This week, we finish our study of the Sermon on the Mount, by pondering this passage: Matthew 7:24-27.
Lately, we may all be feeling like we've built our houses--real or metaphorical--on sand. I remember the day that my spouse was repairing the fence and digging holes for the post. He couldn't sink them deep enough because he hit water. We're about twenty inches above sea level, and although our house has pilings as part of its support system, but those were put in place long ago, long before anyone would have had to consider sea level rise.
I'm also feeling like the larger world is built on a foundation of sand. I watch world leaders bellow at each other and make nuclear threats which might be hollow or might be real, and I watch Venezuela slide into even greater chaos, and I wonder if we've fallen through a hole in time. Can we learn nothing from the mistakes of the past?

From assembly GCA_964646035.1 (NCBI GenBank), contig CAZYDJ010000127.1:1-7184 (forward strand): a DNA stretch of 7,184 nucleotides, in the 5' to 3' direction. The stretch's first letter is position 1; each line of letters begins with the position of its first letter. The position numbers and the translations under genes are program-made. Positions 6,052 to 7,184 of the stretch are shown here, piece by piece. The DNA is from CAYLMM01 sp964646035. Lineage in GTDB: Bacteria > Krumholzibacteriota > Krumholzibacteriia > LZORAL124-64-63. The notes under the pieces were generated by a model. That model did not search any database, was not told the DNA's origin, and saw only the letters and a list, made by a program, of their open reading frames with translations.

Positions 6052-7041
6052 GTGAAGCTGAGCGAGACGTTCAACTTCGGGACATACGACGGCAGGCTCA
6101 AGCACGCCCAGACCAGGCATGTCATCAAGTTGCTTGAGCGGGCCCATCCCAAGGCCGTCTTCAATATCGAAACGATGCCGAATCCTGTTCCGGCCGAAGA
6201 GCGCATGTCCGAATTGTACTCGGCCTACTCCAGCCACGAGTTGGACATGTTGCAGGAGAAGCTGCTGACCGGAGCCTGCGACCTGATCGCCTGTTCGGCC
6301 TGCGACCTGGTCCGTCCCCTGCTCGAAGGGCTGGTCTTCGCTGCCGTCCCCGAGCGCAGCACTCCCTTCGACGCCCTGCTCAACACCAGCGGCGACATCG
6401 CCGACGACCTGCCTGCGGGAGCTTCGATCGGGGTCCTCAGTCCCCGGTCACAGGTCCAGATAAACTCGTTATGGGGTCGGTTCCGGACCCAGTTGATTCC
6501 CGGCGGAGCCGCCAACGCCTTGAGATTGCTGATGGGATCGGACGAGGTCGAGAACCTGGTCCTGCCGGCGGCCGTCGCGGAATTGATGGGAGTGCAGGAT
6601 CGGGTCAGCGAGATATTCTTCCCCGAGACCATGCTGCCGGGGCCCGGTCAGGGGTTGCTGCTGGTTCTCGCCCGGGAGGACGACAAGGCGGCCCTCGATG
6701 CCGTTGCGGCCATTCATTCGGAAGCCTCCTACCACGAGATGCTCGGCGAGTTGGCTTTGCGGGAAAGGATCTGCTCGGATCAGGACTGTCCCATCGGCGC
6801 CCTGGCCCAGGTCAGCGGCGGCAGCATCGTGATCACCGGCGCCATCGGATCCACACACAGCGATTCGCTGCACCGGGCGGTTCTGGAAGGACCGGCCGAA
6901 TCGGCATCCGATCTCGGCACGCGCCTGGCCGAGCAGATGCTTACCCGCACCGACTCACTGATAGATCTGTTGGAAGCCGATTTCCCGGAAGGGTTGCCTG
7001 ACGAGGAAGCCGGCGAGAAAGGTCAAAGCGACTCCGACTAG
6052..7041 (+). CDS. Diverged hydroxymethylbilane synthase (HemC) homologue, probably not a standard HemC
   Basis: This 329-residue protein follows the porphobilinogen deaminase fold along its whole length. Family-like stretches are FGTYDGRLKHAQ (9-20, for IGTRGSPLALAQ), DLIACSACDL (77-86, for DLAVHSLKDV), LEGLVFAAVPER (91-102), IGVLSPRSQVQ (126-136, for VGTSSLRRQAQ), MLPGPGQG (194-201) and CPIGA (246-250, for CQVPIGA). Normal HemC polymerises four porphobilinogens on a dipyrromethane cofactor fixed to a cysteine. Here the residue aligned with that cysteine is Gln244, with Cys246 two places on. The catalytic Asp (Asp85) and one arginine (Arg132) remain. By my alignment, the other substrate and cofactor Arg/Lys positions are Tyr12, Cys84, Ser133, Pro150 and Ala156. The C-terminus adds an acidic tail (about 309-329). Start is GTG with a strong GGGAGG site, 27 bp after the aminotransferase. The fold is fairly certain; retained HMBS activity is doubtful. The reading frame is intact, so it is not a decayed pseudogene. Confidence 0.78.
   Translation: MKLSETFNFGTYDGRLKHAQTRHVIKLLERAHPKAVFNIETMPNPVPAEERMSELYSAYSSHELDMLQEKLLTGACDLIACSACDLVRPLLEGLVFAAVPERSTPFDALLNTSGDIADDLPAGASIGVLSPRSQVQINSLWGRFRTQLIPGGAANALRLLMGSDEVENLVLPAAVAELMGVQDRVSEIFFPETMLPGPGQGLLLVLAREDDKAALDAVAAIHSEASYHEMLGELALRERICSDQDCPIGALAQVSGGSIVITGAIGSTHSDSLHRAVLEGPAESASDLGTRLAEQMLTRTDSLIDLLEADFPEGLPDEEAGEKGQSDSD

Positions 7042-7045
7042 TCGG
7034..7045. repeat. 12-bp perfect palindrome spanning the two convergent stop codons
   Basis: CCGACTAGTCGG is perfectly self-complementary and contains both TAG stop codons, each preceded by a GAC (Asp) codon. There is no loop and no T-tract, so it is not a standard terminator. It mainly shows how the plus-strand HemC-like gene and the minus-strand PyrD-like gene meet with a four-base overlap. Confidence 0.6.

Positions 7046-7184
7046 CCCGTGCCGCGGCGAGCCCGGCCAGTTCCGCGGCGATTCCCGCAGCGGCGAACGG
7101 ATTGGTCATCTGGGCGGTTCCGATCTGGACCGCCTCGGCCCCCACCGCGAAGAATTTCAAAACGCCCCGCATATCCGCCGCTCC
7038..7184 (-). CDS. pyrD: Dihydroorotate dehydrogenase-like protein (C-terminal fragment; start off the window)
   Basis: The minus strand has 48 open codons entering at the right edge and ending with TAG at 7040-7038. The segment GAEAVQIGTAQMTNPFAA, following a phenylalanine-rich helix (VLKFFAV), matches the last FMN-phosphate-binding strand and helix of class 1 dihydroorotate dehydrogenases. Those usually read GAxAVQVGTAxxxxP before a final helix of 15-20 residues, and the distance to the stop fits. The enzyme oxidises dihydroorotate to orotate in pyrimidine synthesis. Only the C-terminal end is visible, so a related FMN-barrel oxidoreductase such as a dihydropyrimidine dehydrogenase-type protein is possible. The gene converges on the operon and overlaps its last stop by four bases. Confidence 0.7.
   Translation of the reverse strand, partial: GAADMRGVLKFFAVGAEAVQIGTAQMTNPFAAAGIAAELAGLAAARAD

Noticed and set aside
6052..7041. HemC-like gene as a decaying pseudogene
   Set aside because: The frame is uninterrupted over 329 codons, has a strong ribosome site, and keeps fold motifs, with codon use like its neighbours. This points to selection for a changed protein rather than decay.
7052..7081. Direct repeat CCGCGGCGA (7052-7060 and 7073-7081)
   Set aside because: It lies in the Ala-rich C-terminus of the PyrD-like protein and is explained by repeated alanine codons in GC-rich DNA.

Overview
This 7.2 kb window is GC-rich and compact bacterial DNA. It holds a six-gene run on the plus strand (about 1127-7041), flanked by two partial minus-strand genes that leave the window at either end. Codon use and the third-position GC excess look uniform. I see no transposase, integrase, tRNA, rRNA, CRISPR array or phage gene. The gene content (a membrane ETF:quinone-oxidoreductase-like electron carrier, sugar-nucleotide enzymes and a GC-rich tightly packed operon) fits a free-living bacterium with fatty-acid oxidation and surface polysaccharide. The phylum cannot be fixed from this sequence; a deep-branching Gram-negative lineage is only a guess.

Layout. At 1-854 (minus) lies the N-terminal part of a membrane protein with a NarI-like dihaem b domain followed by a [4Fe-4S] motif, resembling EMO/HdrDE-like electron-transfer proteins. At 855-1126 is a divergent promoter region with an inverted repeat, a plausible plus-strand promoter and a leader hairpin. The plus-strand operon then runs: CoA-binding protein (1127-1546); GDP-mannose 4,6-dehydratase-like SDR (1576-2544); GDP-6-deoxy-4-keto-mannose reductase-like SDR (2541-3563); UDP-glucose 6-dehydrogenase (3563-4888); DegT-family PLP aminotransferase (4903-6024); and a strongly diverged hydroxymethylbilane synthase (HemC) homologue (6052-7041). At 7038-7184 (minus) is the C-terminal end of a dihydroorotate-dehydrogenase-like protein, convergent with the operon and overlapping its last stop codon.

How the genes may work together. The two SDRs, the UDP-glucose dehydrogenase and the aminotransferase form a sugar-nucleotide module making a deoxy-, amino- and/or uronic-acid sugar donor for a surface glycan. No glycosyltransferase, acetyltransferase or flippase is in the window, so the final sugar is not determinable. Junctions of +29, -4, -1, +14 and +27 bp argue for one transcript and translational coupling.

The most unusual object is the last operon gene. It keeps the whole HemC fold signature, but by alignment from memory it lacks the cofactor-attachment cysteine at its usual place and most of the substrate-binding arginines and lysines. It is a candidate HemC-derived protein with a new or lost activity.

All of our ancient wisdom, across a variety of spiritual traditions, warns us about placing our trust in the wrong areas. Most of us have first hand experience in the loss of our material things. Most of us long ago realized how our world leaders might let us down.
Jesus reminds us of our true foundation: his words. Our last year's journey through the Sermon on the Mount shows us that Christ's teachings are just as relevant for twenty-first century life as they were when Jesus first spoke them. If we put those teachings into practice, Jesus assures us that our lives will not collapse--they may change in ways that we would never have imagined, but they will not be washed away.
The readings for Sunday, June 17, 2018: First Reading: Ezekiel 17:22-24 First Reading (Semi-cont.): 1 Samuel 15:34--16:13 Psalm: Psalm 92...